Uh-oh, the new year's just begun and already you're finding it hard to keep those resolutions to junk the junk food, get off the couch or kick smoking. There's a biological reason a lot of our bad habits are so hard to break -- they get wired into our brains.
That's not an excuse to give up. Understanding how unhealthy behaviors become ingrained has scientists learning some tricks that may help good habits replace the bad.
"Why are bad habits stronger? You're fighting against the power of an immediate reward," says Dr. Nora Volkow, director of the National Institute on Drug Abuse and an authority on the brain's pleasure pathway.
It's the fudge vs. broccoli choice: Chocolate's yum factor tends to beat out the knowledge that sticking with veggies brings an eventual reward of lost pounds.
"We all as creatures are hard-wired that way, to give greater value to an immediate reward as opposed to something that's delayed," Volkow says.
Just how that bit of happiness turns into a habit involves a pleasure-sensing chemical named dopamine. It conditions the brain to want that reward again and again -- reinforcing the connection each time -- especially when it gets the right cue from your environment.
Always snack in front of your favorite TV show? A dopamine-rich part of the brain named the striatum memorizes rituals and routines that are linked to getting a particular reward, explains NIDA's Volkow. Eventually, those environmental cues trigger the striatum to make some behaviors almost automatic.
Even scientists who recognize it can fall prey.
"I don't like popcorn. But every time I go to the cinema, I have to eat it," Volkow says. "It's fascinating."
Much of what scientists know about dopamine's role in habit formation comes from the study of alcohol and drug addiction, but it's a key player in more common habits, too, especially overeating.
In fact, for anything that links an action and a reward, "dopamine is indispensable for the formation of these habits," Volkow says.
A movement to pay people for behavior changes may exploit that connection, as some companies offer employees outright payments or insurance rebates for adopting better habits.
It's not clear yet just how well a financial incentive substitutes as a reward. In one experiment, paying smokers at General Electric up to $750 to kick the habit nearly tripled the number who did, says Dr. Kevin Volpp, who directs the Center for Health Incentives at the University of Pennsylvania.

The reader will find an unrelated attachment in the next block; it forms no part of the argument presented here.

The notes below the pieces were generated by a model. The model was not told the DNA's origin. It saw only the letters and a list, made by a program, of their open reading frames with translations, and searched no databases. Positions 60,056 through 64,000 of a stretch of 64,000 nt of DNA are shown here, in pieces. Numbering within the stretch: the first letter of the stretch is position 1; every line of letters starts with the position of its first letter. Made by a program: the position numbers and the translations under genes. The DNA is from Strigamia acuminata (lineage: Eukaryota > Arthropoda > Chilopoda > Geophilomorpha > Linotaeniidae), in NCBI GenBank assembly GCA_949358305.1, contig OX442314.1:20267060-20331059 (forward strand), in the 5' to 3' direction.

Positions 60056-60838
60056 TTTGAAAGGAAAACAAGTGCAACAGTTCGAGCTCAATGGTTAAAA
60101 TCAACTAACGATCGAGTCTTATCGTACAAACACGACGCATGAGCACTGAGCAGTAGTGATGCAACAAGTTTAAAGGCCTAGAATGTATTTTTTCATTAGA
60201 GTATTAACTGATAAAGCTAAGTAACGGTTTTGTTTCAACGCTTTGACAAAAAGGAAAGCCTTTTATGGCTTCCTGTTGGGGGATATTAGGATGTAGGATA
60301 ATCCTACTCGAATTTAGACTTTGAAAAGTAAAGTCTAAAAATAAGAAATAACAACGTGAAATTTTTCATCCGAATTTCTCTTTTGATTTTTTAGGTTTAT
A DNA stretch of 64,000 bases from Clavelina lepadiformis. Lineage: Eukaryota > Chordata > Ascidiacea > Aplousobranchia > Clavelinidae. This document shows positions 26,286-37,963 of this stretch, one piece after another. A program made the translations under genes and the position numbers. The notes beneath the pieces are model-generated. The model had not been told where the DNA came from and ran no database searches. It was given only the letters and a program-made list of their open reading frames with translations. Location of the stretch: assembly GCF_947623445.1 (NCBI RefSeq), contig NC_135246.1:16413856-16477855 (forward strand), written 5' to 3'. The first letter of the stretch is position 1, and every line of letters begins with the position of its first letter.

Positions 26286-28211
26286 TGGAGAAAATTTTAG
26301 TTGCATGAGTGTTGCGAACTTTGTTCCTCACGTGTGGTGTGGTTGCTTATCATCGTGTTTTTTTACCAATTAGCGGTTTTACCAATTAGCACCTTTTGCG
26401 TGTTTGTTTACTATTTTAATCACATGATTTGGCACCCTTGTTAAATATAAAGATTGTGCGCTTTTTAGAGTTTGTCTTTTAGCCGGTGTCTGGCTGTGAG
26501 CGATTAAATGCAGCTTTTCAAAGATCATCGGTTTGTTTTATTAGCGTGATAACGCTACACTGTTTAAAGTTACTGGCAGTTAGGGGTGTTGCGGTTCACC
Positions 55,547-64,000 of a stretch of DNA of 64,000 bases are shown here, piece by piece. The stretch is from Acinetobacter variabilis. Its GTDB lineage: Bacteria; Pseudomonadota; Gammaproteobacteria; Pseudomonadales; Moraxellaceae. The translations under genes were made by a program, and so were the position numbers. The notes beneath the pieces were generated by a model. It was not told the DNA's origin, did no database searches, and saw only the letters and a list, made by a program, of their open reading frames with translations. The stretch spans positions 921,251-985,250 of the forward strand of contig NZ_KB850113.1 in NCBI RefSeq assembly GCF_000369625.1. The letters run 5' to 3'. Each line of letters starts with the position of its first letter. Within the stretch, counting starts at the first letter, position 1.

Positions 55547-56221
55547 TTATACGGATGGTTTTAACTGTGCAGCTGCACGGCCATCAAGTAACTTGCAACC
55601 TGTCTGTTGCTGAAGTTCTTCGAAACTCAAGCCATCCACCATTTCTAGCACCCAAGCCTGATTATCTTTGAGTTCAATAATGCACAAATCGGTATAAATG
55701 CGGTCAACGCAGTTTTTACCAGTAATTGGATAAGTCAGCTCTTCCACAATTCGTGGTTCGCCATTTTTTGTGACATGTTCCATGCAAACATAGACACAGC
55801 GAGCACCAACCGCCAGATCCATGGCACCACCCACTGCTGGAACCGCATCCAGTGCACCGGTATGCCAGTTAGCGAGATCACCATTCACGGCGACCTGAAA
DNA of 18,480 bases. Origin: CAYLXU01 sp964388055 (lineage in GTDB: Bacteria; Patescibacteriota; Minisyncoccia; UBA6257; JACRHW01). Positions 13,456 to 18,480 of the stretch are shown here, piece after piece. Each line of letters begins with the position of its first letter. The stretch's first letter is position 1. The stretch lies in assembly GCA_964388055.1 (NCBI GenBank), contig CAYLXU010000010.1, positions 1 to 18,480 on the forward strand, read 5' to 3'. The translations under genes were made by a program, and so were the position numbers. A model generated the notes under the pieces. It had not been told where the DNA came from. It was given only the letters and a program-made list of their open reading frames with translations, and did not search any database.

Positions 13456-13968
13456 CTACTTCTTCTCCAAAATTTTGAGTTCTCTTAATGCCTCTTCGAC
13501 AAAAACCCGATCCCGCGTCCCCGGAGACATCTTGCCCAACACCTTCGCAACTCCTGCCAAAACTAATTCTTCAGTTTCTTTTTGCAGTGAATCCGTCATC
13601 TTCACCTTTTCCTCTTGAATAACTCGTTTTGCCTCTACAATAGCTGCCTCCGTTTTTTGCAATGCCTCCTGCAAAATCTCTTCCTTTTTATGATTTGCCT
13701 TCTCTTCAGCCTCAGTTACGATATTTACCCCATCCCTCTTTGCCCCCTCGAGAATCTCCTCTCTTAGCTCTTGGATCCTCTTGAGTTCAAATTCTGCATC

A similar study that dangled dollars for weight loss found no difference -- and environmental temptation might help explain the differing results.
It's getting hard to smoke in public but "every time you walk down the street, there's lots of sources of high-calorie, tasty, low-cost food," Volpp says.
However paying for behavior plays out, researchers say there are some steps that may help counter your brain's hold on bad habits:
*Repeat, repeat, repeat the new behavior -- the same routine at the same time of day. Resolved to exercise? Doing it at the same time of the morning, rather than fitting it in haphazardly, makes the striatum recognize the habit so eventually, "if you don't do it, you feel awful," says Volkow the neuroscientist, who's also a passionate runner.
*Exercise itself raises dopamine levels, so eventually your brain will get a feel-good hit even if your muscles protest.
*Reward yourself with something you really desire, Volkow stresses. You exercised all week? Stuck to your diet? Buy a book, a great pair of jeans, or try a fancy restaurant -- safer perhaps than a box of cookies because the price inhibits the quantity.
*Stress can reactivate the bad-habit circuitry. "You see people immediately eating in the airport when their flight is canceled," Volkow points out.
*And cut out the rituals linked to your bad habits. No eating in front of the TV, ever.
"What you want to be thinking about is, 'What is it in my environment that is triggering this behavior?' " says experimental psychologist Loran Nordgren. "You have to guard yourself against it."
Lauran Neergaard covers health and medical issues for the Associated Press in Washington.